I would love to, but none of my local clinic, hospital, or compound pharmacies actually offer the lidocane nebs anymore. In fact, my pulmonologist said its getting harder and harder to find doctors who’ll look at lidocane nebs. He also told me its getting harder for insurances to cover Bronchial Theromoplasty, one of the treatments we considered for me 5 years ago to reduce the severity of my asthma.

    But I’m glad you found a doctor who will prescribe them and a pharmacy to get them at. They really helped me out and I’m glad they help someone else out.

  • Matthew

    The Lidocane nebs are still a no go. But, I have overcome the asthma flare that sparked this post.

    On the flip side, I have mixed news. Xolair may no longer be proving to be a viable treatment for me. My pulmonologist says I may have built up enough of a tolerance, considering I’ve been on it for nearly 13 years. Good news is he’s seeing if I’m eligible for some similar treatments that interact in other ways.

    I also got him to note that I need the 60 mg taper of prednisone for all asthma flares… but there is a flip side: I have early stages osteopenia from the prednisone use. I’m now on Vitamin D and Calcium suppliments daily as a result.

    So like I said mixed good and bad news.

  • Aaliyah

    Glad the current flare is under control. That stinks that Xolair may no longer be helping. I hoping that switching things up will improve things.

    My doc started tracking bone density a few years ago and I was already in osteopenia territory. I recently had my 2-year check and things had declined more than they wanted to see [hopmad] Since I need steroids to breathe, we are focusing on all the other ways I can try to stop/reduce bone loss.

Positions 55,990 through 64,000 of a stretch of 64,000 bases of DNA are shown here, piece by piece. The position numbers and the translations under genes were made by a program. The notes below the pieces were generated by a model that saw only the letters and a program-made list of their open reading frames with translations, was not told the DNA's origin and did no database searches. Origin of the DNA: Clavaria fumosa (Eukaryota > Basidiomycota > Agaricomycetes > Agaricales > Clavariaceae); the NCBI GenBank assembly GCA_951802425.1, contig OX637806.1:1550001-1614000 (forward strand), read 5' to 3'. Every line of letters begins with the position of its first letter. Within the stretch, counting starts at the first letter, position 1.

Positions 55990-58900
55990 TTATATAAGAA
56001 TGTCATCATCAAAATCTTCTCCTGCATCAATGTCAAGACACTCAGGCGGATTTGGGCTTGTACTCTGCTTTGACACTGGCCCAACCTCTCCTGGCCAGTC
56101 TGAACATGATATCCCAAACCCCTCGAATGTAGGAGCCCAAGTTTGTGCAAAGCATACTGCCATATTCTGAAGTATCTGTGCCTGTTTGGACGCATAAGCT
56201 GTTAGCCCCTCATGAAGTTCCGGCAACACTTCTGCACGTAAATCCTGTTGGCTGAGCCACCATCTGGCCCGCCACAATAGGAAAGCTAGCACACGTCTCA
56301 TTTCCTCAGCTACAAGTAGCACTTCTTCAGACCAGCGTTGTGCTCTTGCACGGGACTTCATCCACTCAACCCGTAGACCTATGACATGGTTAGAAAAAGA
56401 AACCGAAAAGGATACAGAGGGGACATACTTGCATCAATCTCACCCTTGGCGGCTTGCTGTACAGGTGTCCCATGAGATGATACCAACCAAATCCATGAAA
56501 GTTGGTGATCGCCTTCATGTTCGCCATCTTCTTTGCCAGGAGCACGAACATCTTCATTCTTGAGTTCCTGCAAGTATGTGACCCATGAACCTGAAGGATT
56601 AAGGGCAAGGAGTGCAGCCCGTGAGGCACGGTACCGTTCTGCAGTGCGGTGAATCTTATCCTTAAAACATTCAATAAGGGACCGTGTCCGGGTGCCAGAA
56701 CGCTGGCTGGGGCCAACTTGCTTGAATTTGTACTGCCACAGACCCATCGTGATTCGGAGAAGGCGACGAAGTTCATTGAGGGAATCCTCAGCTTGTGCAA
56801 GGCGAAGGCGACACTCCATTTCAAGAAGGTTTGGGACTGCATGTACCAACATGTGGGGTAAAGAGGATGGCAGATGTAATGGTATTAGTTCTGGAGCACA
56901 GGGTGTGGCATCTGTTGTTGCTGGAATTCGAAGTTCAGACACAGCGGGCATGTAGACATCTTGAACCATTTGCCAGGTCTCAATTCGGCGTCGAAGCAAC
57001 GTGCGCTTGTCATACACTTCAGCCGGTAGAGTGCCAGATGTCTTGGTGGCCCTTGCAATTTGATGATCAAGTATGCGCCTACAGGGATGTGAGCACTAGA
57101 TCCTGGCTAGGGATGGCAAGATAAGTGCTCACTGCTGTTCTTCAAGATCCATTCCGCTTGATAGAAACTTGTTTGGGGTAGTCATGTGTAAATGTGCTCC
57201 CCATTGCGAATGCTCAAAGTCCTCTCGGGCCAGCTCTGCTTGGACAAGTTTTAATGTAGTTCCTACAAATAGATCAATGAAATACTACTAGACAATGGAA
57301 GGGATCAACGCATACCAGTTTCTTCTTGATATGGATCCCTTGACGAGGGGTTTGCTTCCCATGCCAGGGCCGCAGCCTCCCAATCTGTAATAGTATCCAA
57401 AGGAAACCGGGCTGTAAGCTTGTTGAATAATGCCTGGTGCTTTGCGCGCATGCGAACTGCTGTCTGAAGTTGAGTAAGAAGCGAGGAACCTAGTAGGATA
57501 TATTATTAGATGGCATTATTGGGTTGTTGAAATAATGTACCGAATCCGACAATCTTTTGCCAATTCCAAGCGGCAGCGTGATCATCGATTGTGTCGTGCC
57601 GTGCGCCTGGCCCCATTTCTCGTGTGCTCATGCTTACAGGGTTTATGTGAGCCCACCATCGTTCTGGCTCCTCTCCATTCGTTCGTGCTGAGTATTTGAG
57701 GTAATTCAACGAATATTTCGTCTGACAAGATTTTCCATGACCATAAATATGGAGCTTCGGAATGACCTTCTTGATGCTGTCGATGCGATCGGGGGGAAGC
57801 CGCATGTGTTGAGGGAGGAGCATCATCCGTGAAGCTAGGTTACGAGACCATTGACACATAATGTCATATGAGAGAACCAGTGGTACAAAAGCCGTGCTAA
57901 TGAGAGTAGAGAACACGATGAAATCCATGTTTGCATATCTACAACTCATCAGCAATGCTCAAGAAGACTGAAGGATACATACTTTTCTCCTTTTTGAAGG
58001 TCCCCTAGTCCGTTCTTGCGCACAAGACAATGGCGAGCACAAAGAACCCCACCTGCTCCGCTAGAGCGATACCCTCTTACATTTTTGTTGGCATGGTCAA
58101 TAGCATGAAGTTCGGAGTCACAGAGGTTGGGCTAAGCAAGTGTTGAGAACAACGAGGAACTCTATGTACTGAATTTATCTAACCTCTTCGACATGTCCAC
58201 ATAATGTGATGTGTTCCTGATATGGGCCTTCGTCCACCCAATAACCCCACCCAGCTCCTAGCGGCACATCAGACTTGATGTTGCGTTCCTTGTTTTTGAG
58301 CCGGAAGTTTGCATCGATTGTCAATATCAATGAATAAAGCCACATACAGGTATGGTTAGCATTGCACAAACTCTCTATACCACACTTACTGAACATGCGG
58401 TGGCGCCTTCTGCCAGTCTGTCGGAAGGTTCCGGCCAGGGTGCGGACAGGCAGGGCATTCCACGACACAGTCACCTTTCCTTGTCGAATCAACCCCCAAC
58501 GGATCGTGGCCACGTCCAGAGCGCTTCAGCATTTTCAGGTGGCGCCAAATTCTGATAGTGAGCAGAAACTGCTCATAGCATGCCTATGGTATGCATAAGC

I’ve been doing calcium and Vit D for several years. Did your doc do a Vit D level to see how much supplementation you need?

    Weight-bearing exercise is also important – but can be really hard when you can’t breathe! I’m still working on my plan to increase, but it’s a struggle! My exercise of choice – cycling – doesn’t count as weight bearing. So I’m trying to alternate with hiking more. Did the doc give you the recommendations for exercise?

  • Matthew

    I had my levels drawn. No surprise I’m Vitamin S deficient. I’m on 4k or 8k mg a day, I can’t remember which exactly at this moment.

    I walk a substantial distance to work and at work, averaging 20k steps in the 1 hour commute to and 1 hour from, plus 8 hours on duty. So about 2k steps an hour. Which isn’t bad. I also hike, and do kendo-like activities. So yeah.

  • Help

    Matthew, glad to hear you are feeling better! Wow, you are able to get a lot of steps in! That’s great!

  • kira

    Matthew, yikes, that’s a tough mixed bag of updates from your pulmo regarding the xolair, but good news about standardizing the approach when you get a flare. For whatever reason 40 mg usually doesn’t touch me and like you we have to go higher. When I talked to my docs about biologics it was pretty exciting to hear about the new drugs out there like nucala and dupixent. I hope you find one that works for ya!

    One thought, if insurance is being a stinker about paying for BT, have you and your pulmo thought about looking into seeing if there are any trials available at the bigger centers like UW, Colorado, NJH? The doc that I saw at NJH, Dr Wechsler, performs BT. Perhaps there might be ongoing studies on severe asthma and BT that you could get into?

    Holy cow! That’s awesome how active you are! I’m lucky to get in 8-10k per day. I tip my hat to you!